According to a new study published in the Journal of Adolescent Health, teenagers are putting themselves in harm’s way by using dietary supplements. The study included reports of health issues that kids, teens, and young adults have experienced after consuming vitamins and supplements, as well as some cases reported to the Food and Drug Administration between 2004 and 2015.
40 percent of 977 cases that this study identified included a trip to the emergency room, hospitalization, disability, or even death. Even though vitamins were included in the research, the analysis showed that it was the supplements which caused the majority of health problems.
Researcher at the Harvard T.H. Chan School of Public Health and the author of the study, Flora Or, said that compared to vitamins, supplements triple the possibility of significant health problems.
Though the study did not investigate the specific ingredients or how the supplements and vitamins were consumed, it suggested that there were two ways they could cause harm to the organism. First, the research pointed out the possibility that they contained substances not listed on the label. Second, the users might have combined them with other supplements or prescription medications.
Authors of the study suggested that the data they presented might have been underestimated because consumers aren’t always conscious of the relations between symptoms they’re experiencing and dietary supplements.
Chronic diarrhea, dehydration, seizures, stroke, and kidney and liver damage are just some of the health problems that earlier studies connected to supplements for weight loss, building muscle mass, and energy boost.
Although the Food and Drug Administration warns about some supplements for weight loss and weight gain, the Council for Responsible Nutrition assures the public that most of the dietary supplements are safe. CRN’s CEO, Steve Mister, highlights that there is a problem with “tainted,” illegal merchandise masquerading as dietary supplements and urges consumers to choose products made by responsible companies who scrupulously adhere to the law.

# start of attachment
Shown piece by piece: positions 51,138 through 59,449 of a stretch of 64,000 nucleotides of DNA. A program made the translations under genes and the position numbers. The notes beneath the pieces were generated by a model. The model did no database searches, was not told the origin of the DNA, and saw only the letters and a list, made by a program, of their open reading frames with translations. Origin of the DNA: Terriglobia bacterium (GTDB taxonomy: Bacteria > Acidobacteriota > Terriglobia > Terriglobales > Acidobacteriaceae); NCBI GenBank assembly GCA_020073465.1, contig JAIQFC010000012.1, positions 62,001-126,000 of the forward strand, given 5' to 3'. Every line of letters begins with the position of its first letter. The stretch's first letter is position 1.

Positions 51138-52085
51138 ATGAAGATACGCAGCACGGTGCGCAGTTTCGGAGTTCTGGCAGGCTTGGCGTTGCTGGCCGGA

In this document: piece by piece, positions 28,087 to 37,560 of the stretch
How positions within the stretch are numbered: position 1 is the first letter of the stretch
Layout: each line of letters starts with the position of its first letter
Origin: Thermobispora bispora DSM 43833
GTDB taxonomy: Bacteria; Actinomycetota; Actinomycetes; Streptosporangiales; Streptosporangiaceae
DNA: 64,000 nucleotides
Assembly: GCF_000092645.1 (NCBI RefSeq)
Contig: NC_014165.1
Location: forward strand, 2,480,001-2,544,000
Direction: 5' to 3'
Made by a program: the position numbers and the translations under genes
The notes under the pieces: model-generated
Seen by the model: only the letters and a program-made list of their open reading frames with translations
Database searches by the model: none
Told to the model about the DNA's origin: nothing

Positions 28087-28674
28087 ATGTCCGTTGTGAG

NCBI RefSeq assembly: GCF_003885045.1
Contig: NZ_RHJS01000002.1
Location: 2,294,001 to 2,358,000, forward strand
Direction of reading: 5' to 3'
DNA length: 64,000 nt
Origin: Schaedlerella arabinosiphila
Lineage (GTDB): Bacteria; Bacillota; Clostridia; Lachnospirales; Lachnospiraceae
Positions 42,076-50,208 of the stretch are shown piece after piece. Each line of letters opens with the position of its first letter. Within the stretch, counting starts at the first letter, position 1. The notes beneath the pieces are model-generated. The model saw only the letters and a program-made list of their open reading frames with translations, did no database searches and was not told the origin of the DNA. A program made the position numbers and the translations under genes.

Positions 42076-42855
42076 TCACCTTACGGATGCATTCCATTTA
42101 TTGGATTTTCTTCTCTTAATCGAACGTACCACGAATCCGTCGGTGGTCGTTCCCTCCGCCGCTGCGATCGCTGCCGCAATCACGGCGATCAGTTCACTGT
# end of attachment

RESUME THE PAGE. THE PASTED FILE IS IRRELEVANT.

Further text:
Dangers of Creatine
Experts claim that one of the most dangerous supplements is creatine. Kids and teens can quite easily get access to dietary creatine that is used to boost muscle despite the fact that labels on most of the products say they are not for persons under the age of 18. In the long run, this supplement can cause dehydration and kidney or liver damage, yet even children can get a hold of it.
In 2017, Dr. Ruth Lynn Milanaik, a specialist in developmental and behavioral pediatrics at Cohen Children’s Medical Center in Hewlett, did a study which consisted of calls to 224 stores that sell dietary supplements. The phone calls were made by her colleague who pretended to be a teenage boy and asked store clerks to recommend her a product for muscle boost. Suffice to say, 67 percent of the clerks recommended creatine.
Furthermore, teens may not use these products appropriately, and they might consume a larger dose than suggested. That is why reputable doctors can give them the best advice for building muscle mass. Such information will probably consist of a supplement-free program, including weight training, a diet rich in protein, fruit, and vegetables.